Are you puzzled by the way your dog changes its character depending upon the situation ?
Clients often tell us that they can't understand why their dog is fine with cats but hates children or it's fine with the children but attacks other dogs in the street
This isn't designed to be an article on dog behaviour. It's just here to reassure you that your dog isn't schizoid - or at least, no more so than any other dog.
The truth is that dogs' minds don't work the same way that human minds do. The easiest way to think about this is to imagine that their brains are divided up into separate compartments to deal with different situations and those compartments don't talk to each other.
The compartment that deals with slobbing out in the front room with you in the evenings, for example, is not the same one that deals with meeting other dogs in the street or reacting to strangers visiting your house.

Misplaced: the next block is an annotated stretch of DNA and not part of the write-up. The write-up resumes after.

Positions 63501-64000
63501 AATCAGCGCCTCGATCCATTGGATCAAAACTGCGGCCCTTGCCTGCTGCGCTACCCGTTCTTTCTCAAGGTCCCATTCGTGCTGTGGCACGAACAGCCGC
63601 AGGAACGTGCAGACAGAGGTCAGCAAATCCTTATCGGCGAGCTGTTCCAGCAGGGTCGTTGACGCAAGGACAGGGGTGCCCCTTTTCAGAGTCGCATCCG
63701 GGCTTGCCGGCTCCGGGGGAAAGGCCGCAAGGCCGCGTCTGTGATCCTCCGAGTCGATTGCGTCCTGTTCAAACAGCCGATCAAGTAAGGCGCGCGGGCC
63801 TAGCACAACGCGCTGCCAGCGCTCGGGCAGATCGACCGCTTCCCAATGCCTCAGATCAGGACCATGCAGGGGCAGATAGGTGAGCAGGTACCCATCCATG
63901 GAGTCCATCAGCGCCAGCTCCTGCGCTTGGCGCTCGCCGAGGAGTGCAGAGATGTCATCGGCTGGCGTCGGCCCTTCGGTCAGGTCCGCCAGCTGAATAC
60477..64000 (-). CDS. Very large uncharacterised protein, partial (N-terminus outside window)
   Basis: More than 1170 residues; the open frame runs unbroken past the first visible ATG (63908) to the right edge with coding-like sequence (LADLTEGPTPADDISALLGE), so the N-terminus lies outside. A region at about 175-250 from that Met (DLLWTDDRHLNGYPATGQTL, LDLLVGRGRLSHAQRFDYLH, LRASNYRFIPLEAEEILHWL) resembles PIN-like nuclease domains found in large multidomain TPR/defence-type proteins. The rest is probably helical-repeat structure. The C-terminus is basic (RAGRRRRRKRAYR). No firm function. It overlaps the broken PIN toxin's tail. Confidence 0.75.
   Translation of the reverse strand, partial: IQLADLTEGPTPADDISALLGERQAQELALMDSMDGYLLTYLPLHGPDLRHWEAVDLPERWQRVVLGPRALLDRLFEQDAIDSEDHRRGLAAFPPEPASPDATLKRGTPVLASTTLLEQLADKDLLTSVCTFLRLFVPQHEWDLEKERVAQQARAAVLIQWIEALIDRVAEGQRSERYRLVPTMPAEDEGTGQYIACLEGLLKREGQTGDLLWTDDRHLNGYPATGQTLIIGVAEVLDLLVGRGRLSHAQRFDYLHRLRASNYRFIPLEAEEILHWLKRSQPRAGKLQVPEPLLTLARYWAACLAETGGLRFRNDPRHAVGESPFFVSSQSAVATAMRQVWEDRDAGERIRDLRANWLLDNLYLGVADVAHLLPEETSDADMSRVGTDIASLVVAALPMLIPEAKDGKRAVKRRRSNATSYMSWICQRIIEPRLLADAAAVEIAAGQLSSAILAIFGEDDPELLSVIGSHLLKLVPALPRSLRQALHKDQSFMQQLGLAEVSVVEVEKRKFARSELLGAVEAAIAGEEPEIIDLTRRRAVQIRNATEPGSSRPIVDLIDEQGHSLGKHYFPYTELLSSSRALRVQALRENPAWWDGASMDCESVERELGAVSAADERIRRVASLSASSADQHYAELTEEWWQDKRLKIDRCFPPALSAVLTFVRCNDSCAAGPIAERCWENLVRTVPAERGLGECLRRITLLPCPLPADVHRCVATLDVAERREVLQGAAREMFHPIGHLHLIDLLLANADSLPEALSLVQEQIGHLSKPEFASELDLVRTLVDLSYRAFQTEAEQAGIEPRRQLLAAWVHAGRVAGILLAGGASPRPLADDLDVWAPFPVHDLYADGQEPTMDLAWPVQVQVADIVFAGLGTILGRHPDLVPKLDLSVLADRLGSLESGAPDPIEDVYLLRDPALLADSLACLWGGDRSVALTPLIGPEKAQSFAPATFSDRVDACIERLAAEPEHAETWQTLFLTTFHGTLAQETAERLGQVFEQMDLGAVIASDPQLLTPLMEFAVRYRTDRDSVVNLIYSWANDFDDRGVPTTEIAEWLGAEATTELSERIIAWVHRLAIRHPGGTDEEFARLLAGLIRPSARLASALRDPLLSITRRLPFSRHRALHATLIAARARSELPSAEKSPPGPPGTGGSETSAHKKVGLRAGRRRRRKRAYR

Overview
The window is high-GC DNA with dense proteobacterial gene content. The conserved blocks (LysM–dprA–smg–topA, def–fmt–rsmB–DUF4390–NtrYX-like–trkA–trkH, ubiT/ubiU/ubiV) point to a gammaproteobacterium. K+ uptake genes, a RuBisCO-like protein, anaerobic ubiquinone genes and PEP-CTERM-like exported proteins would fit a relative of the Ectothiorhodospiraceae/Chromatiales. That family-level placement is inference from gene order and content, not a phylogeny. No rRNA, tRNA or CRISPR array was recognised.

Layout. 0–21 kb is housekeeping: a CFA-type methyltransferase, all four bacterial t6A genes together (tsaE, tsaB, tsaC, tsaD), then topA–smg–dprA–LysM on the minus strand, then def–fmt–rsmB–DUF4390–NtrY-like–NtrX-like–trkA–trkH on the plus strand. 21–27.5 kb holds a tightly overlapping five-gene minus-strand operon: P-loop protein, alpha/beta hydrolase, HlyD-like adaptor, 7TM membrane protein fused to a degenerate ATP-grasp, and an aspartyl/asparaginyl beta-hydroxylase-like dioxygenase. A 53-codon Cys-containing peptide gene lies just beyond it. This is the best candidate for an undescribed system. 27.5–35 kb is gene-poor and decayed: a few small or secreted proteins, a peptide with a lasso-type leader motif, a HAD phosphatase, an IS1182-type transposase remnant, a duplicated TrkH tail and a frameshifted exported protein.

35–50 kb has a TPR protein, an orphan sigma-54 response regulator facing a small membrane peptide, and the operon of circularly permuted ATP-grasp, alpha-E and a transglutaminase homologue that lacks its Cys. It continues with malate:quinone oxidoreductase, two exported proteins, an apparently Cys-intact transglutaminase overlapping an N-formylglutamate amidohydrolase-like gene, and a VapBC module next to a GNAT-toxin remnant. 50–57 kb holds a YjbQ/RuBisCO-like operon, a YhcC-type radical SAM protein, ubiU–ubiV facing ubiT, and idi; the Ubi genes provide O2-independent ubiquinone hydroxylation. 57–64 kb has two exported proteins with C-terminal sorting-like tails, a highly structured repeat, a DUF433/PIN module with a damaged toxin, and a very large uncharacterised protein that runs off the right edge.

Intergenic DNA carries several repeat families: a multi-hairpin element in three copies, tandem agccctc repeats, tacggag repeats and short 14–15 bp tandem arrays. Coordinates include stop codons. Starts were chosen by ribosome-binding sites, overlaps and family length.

Each of these compartments has its own set of behaviour rules and its own personal memory store and any changes by way of learning or training that affect one of these compartments very often won't affect any of the others.
The basic rule is that a dog's behaviour will be dictated by its highest motivation at any given moment and if, say, it's meeting another dog in the street then its highest motivation will be dictated by rules within the "meeting other dogs" compartment. That compartment might contain strong rules about driving other dogs out of its territory or it might contain a strong rule about playing with them. It all depends upon the individual dog.
Dogs are as individual as humans and exactly what is in each of those compartments will almost never be exactly the same from one dog to another.
Understanding how this system works, how we can change the rules in those compartments and how we can get a dog to do different things in various situations is part of the skill of effective, practical dog training.